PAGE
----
Supreme Court Justice Ruth Bader Ginsburg's recent colon cancer surgery, though reportedly successful, has folks thinking about control of the high court as a key issue in the 2000 presidential campaign.

The court, so closely divided on such hot-button issues as abortion, affirmative action, federalism and religion in schools, always at least simmers on the election back burner. That's where most people expected it to stay this time.

But Republican National Committee Chairman Jim Nicholson ratcheted it up a notch in a recent appearance on NBC's "Meet the Press," talking about what he wanted to say to Patrick J. Buchanan to talk him out of bolting the GOP for the Reform Party.

"I also have some things that I want to point out to him," Nicholson said, "and ask Pat why he and his supporters would want to take the risk of letting Al Gore or Bill Bradley appoint liberal justices to the United States Supreme Court for life . . . liberals who tend to turn our Constitution into a suggestion box when they have a chance, where if we hold together, we'll have conservative Republican justice--appointed judges on that court who will strictly interpret the Constitution." That should be enough to take care of huge chunks of Buchanan's social issues agenda.

The word put out by the court last week was that Ginsburg, 66, was recovering from surgery without complications, but precious little else was disclosed. Even if she recovers fully, as many with colon cancer do, she may not care to stay on the court that much longer.

Court watchers note that Chief Justice William H. Rehnquist will be 75 on Friday; Justice Sandra Day O'Connor will be 70 in March; and Justice John Paul Stevens will be 80 in April.

Even if Ginsburg stays, a Republican president may have the opportunity to shift the balance of the court if staunch conservatives replace O'Connor and Stevens. If Ginsburg decided to retire, it would be almost certain.

Clinton and 'Managers,' in a State of Harmony

Music apparently has the power to bring folks together. So there at the White House congressional Jazz on the Lawn picnic last week were none other than Reps. Lindsey Graham (R-S.C.), James E. Rogan (R-Calif.) and Steve Chabot (R-Ohio), enjoying the food and music with President Clinton. And just a few months ago, they were managing the impeachment effort in the Senate.

Senate's Premier Junketeer Is Hitting the Road

The junket king of the Senate staff, Montana GOP Sen. Conrad Burns's top aide Leo Giacometto, is traveling to the private sector. A Congressional Quarterly report this summer on Hill travel found that Giacometto, a former U.S. marshal and Montana legislator, had taken 13 trips in a 17-month period ending May 14.

The trips, authorized by Burns and paid for by industry and trade groups, were valued at $19,000, according to the CQ analysis. Giacometto, 37, went to places such as Hilton Head Island, S.C.; Pebble Beach, Calif.; and Fort Lauderdale, Fla.

Burns is chairman of the Senate Commerce telecommunications subcommittee. Four of Giacometto's 13 trips were paid for by telecommunications companies.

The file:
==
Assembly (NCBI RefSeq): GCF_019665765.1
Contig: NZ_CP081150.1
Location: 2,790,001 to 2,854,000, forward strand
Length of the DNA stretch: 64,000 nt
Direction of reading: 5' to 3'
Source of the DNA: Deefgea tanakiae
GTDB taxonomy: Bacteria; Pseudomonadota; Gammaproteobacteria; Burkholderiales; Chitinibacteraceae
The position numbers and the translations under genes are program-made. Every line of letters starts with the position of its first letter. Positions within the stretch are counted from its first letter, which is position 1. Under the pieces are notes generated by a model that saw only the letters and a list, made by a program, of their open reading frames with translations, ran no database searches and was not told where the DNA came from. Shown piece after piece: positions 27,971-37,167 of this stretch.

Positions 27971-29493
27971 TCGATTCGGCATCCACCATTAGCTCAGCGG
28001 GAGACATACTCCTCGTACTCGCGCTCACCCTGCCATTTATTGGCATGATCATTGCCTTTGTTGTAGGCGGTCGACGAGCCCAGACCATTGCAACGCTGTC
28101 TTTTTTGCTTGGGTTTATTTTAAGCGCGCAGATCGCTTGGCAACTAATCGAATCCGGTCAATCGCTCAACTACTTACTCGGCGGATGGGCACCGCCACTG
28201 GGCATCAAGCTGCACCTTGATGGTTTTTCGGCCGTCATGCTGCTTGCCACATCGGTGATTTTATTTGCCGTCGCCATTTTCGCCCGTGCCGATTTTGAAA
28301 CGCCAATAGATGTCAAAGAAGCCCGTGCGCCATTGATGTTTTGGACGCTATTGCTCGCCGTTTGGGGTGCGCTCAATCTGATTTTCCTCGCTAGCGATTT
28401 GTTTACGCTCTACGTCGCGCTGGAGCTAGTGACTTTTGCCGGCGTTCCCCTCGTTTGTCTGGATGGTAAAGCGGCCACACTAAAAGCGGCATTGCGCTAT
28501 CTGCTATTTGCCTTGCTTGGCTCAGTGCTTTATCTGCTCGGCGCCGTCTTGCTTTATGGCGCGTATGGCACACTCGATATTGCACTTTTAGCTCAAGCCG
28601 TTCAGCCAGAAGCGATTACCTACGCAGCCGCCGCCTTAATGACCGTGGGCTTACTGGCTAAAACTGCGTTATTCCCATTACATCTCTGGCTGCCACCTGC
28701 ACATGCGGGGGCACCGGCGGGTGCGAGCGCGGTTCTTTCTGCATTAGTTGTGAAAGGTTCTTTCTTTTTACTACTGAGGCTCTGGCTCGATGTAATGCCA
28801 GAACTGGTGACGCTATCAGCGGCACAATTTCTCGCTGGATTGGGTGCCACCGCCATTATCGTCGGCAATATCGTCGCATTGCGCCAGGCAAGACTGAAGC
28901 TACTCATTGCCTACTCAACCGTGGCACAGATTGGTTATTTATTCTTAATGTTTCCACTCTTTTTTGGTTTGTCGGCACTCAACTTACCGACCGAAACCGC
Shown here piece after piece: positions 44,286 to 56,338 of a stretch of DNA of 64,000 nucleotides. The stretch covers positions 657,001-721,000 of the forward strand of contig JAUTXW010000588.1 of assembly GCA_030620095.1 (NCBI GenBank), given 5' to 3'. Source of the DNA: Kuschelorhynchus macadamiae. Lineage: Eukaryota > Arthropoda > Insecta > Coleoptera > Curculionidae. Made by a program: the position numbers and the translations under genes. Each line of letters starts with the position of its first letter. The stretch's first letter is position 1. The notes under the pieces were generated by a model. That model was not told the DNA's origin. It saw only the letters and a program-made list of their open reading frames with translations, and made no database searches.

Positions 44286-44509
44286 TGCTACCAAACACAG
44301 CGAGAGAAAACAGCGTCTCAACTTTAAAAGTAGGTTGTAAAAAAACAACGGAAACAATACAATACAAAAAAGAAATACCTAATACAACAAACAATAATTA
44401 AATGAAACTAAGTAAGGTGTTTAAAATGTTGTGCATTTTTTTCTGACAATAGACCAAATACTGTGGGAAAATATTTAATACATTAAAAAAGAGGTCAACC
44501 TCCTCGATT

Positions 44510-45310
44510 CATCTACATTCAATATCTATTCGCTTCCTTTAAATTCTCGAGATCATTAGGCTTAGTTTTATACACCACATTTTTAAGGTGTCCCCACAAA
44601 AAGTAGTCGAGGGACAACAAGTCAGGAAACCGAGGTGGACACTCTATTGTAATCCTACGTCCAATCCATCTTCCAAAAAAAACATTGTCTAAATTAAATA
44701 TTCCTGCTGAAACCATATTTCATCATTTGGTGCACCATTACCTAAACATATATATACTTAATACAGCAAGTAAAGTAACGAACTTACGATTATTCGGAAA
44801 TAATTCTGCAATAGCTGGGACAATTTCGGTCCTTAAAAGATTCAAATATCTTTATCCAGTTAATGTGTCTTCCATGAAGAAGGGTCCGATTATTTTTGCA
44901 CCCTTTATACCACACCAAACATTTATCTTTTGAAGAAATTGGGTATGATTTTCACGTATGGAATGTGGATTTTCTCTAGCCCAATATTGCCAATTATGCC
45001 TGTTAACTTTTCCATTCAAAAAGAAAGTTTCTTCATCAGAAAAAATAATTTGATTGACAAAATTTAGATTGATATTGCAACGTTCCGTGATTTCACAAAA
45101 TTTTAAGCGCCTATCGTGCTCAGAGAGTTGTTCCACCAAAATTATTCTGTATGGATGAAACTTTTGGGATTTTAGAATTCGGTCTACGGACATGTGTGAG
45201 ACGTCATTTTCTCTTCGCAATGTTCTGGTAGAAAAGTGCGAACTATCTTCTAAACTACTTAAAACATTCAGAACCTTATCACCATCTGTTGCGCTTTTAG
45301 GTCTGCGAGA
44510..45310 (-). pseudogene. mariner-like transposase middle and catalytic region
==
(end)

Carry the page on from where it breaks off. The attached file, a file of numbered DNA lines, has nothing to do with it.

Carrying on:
Asked about the travel, Burns told CQ that, although Giacometto has been his top aide since 1995, "He's getting his feet wet. There are a lot of things he has to learn."

Giacometto apparently has toweled off since then and has learned enough to be named vice president of government affairs at Morrison Knudsen Corp. He'll be in charge of the huge construction company's office here and may be able to bankroll trips himself, so be nice.

Economic Group's Pitch Falls Outside

Picked up a neat baseball the other day from the conservative Citizens for a Sound Economy. "Strike Out New Taxes!" it says in large type, and "Tax Cuts: A Home Run for America."

In fine print: "Made in China."

Education Spokeswoman Joins Gore Campaign

Julie Green, who had been press secretary for Education Secretary Richard W. Riley, is moving to the Gore campaign to work in the communications shop there. Will she be working on tidying up Gore's education message so that it doesn't look like a Dukakis-wonkish laundry list?

White House Staff Members Set to Leave

Julie Mason, deputy press secretary for first lady Hillary Rodham Clinton, is going private, moving to America Online to do communications. Jordan Tamagni, who survived having come into the administration with Dick Morris and was a speechwriter for President Clinton, is also moving to AOL to write for boss Steve Case. Deputy press secretary Beverly Barnes is moving on to the political consulting firm of Greer, Margolis, Mitchell, Burnes & Associates.

National Economic Council chief of staff Jonathan Kaplan, who formerly worked at the Small Business Administration, is going to, something like, but this new venture discounts textbooks for college students. Could be some huge bucks in this.

Richard Socarides, in the Clinton White House more or less from the beginning as point person on gay issues and other projects--including the recent NATO summit--is moving to be senior vice president of communications strategy for Internet and other media companies at Robinson Lerer & Montgomery.

Senate Panel Moves to Fill Ex-Im Bank Board

The Senate Banking, Housing and Urban Affairs Committee moved last week to get the Export-Import Bank a full board so it can function, sending to the Senate floor nominees Vanessa Weaver and Dan Renberg.